The vendors had no understanding of how to get to know me as an educator and my needs, challenges and goals. They knew how to rattle off their sales pitch, and could do so with aplomb. This is, I believe, a distinct difference in approach and attitude.
I suspect that many of you are, whether figuratively or literally, nodding your head in agreement at this point, as your experience with vendors at expos has been somewhat similar. I had a conversation with someone recently who pointed out that it is partially our fault, as educators, for going in and often just asking “what can it do? as opposed to going in and asking “I teach x to y students and am trying to do z but have come up against problems a, b and c. Do you have a solution?”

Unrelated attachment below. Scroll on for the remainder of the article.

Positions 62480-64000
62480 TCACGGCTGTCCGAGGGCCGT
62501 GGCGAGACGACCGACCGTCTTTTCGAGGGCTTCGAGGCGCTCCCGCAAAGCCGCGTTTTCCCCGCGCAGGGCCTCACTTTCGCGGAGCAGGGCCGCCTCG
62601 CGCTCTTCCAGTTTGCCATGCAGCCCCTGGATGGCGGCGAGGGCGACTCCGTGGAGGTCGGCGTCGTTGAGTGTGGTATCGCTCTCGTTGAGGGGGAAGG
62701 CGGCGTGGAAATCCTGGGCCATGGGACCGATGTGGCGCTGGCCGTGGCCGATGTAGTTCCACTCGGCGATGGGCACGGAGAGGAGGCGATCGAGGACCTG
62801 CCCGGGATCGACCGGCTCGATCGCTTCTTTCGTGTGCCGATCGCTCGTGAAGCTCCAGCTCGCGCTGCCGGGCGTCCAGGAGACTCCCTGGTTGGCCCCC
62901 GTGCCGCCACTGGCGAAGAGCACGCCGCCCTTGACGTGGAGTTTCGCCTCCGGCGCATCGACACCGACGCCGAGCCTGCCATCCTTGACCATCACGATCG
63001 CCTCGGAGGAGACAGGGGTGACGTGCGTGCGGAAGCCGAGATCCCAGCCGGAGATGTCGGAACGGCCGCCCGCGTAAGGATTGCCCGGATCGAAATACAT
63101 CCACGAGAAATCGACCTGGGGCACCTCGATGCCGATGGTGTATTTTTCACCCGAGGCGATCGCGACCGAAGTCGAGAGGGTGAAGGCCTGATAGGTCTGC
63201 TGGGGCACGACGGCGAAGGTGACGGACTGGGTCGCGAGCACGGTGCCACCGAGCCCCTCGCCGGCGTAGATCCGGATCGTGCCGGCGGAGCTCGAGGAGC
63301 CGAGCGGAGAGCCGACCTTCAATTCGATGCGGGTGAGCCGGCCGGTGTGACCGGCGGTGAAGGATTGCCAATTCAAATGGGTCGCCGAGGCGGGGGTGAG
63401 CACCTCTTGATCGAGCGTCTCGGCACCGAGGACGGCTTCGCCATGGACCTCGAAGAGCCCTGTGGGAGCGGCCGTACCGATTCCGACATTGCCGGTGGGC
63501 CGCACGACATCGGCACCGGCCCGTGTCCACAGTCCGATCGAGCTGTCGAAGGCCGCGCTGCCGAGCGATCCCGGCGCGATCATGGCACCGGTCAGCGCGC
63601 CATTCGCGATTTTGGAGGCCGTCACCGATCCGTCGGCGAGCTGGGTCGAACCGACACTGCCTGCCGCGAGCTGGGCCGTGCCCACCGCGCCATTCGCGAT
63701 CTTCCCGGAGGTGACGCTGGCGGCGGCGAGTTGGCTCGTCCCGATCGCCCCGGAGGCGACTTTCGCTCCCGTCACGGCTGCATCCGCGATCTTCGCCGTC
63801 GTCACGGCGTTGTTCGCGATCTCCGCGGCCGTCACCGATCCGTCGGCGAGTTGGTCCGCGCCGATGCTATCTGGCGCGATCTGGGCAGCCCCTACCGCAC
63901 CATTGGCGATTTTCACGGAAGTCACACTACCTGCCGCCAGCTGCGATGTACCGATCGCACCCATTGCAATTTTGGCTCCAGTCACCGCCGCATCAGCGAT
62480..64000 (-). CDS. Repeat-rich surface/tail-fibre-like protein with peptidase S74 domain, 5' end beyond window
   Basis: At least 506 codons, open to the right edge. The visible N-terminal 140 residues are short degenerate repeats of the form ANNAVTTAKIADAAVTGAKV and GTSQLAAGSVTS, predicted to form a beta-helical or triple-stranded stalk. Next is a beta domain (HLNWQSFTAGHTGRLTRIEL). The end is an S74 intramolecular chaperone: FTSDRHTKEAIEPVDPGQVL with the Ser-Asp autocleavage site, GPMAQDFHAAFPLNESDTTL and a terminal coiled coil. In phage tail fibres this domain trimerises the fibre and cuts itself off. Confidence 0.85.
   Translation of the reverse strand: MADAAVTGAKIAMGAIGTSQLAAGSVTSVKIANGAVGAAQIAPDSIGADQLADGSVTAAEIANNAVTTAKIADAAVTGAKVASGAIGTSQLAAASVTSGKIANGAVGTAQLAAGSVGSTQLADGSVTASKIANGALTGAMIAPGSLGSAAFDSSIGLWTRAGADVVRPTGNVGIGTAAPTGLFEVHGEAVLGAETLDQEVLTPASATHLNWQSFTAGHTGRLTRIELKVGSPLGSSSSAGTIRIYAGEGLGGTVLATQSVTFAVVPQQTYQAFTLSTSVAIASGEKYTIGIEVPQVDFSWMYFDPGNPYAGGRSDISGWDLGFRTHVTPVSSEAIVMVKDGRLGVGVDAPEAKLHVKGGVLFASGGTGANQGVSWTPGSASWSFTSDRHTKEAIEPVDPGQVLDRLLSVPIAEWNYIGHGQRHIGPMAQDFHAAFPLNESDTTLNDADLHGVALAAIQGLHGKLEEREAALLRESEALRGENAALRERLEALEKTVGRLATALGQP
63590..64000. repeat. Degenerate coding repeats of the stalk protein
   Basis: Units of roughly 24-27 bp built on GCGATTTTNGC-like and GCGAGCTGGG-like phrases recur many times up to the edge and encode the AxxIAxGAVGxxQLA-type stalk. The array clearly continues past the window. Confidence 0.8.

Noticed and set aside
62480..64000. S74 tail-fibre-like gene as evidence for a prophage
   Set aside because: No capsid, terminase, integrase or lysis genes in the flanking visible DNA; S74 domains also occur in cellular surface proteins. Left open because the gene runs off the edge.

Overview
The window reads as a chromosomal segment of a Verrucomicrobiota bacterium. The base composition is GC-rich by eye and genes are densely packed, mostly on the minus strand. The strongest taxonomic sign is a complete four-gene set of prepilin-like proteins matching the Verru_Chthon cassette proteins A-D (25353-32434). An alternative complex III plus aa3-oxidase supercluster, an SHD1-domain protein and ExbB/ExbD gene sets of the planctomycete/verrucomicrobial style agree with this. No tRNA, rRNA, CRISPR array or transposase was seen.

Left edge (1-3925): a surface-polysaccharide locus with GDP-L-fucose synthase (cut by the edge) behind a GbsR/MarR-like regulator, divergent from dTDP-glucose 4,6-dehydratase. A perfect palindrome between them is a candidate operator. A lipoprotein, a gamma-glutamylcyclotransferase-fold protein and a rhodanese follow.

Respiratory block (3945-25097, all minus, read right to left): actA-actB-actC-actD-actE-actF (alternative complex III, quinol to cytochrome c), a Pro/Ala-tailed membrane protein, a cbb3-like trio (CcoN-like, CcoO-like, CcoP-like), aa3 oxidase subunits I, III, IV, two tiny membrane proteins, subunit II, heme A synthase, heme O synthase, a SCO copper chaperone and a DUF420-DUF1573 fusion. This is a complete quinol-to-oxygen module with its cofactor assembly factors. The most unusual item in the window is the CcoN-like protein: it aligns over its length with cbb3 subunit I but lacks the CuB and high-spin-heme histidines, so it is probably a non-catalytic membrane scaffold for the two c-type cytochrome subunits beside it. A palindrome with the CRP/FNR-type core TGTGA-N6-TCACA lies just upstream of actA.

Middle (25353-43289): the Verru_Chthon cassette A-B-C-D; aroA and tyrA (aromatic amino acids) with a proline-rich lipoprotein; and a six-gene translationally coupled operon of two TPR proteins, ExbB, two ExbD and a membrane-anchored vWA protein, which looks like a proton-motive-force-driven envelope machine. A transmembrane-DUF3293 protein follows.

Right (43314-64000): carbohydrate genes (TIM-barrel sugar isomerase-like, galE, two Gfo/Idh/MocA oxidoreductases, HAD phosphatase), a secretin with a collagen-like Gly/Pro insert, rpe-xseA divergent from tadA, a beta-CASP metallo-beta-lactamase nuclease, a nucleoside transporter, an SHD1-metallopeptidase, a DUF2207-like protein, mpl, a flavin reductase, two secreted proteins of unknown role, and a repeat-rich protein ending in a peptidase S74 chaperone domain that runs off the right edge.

When I initially came across Education Nation during a twitter chat earlier in the year, one of the aspects which caught my eye was the way in which the organisers had positioned the traditional vendor exhibition floor, which they were dubbing The Playground. It sounded like it would be different.
In case you are unable to read the text on that image from the Education Nation website, this is what is says:
Let’s face facts – people who attend education events are normally there for the learning opportunities they offer… NOT to speak to ‘vendors’ in the expo.
I was excited by the prospects of this. My imagining of The Playground would be that the Vendors would not only know their products but would have an understanding of education and specific challenges in at least some of the areas that are faced on a daily basis. More importantly, though, I had imagined that the vendors would be intermingling with the delegates, engaging in discussions about education and specific contexts within which the delegates are teaching and the specific challenges we were facing.